May 11, 2022 report
Modeling how a bird's individual speed is regulated within a flock, such as during murmurations
A team of researchers at Istituto Sistemi Complessi, Consiglio Nazionale delle Ricerche, UOS Sapienza and a colleague from IMT Institute for Advanced Studies has created a model that demonstrates how flocking birds regulate their speed. In their paper published in the journal Nature Communications, the group describes their mathematical model and its performance when compared against video of real birds.
Prior studies of bird flocking behavior, particularly during murmurations, has led to discoveries regarding flock integrity maintenance, even during rapid changes in direction. Studies to better understand individual bird behavior were based on linear models describing how each of the birds in a flock manage their flying speed. But these models cannot explain how flying birds in a flock can influence one another over long distances or account for speed variability within groups inside of a flock.
In this new effort, the researchers used a statistical field theory approach that ignores small deviations in speed and suppresses those that are large, resulting in a model that could take these variables into account. The researchers also accounted for individual bird size and for flocks of different size, ranging from 10 to 3,000 members. They ran simulations using their model to portray the action of flocks of birds in flight, and even during murmurations.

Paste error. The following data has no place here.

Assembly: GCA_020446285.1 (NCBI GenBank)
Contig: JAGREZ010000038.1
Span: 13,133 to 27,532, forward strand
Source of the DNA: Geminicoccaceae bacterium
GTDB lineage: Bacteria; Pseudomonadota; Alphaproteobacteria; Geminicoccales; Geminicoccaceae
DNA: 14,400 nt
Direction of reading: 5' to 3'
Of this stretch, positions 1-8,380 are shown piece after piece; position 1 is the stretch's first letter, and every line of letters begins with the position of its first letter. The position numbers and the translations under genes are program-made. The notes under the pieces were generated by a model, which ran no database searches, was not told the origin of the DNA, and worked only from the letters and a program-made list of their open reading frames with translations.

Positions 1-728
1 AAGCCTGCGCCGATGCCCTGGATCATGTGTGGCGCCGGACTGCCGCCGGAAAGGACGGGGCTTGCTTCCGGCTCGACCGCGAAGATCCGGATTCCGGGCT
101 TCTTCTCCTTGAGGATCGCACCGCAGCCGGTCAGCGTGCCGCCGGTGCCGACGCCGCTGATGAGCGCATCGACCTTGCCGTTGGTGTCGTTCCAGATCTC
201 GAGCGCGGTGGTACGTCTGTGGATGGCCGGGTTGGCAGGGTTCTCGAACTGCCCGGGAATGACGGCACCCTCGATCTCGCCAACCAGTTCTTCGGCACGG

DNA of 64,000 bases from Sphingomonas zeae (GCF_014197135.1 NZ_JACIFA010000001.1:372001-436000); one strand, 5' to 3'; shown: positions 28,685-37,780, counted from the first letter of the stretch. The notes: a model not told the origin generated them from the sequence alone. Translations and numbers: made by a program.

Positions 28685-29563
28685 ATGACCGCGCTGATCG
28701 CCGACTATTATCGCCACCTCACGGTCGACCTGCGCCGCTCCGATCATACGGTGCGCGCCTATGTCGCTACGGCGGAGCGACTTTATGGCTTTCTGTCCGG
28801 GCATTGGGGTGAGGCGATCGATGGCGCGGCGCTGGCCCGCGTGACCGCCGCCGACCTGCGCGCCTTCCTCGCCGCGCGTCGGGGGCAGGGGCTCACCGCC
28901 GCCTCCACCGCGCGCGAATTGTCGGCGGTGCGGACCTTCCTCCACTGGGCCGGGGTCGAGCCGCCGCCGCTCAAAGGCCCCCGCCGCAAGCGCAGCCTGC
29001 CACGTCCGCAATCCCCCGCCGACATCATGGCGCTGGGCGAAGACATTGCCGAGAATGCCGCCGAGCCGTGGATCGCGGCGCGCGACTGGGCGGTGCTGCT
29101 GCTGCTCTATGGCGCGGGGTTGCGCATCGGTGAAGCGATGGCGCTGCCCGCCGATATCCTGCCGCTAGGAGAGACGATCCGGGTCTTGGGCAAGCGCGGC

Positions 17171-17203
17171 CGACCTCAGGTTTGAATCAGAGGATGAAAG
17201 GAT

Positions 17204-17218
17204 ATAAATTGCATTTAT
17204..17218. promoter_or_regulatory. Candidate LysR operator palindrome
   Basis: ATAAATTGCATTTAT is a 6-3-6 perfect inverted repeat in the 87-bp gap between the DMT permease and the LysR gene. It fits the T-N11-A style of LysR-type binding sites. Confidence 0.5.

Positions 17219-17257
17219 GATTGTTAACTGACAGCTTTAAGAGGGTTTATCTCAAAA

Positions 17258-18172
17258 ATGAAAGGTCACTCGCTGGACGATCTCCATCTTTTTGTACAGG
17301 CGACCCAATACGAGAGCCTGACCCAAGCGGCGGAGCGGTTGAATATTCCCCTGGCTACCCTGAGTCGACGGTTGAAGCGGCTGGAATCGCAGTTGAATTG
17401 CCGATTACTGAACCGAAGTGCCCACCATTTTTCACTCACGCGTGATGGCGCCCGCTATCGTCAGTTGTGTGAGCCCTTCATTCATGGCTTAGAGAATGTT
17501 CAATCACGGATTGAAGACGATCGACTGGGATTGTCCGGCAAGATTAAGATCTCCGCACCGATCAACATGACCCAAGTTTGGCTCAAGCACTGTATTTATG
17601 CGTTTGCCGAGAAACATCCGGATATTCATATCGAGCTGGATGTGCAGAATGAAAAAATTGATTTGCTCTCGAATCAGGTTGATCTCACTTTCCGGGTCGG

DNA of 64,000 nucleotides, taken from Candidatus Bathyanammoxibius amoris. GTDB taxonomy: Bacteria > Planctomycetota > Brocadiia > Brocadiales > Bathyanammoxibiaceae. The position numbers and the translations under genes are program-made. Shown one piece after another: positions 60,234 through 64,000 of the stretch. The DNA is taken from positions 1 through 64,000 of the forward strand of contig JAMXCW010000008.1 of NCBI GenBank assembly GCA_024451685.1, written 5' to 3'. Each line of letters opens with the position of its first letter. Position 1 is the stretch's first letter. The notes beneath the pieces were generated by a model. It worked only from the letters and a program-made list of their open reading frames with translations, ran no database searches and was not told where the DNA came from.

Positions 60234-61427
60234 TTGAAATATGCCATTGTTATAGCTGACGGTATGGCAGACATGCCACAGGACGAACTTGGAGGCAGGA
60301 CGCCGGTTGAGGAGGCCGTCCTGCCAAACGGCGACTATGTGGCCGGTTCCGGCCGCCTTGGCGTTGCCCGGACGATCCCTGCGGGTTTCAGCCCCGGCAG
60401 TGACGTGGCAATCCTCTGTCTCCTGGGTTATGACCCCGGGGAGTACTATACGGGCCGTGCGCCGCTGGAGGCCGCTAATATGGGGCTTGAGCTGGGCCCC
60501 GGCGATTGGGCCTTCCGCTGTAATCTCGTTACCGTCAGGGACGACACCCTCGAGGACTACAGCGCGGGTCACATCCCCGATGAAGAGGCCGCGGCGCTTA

The researchers then analyzed the trajectories of individual birds in real starling flocks recorded on video and compared them to the actions taken by birds in their simulation and found them to be similar. They demonstrated that the model was able to reproduce correlations between birds represented in their model and those in the real world on a large scale. They acknowledge, however, that speed confinement may not be the only factor involved in maintaining flock integrity.
The group suggests their model adds a deeper understanding of group dynamics in general and could prove useful to roboticists attempting to get drones to carry out actions such as those seen in murmurations.
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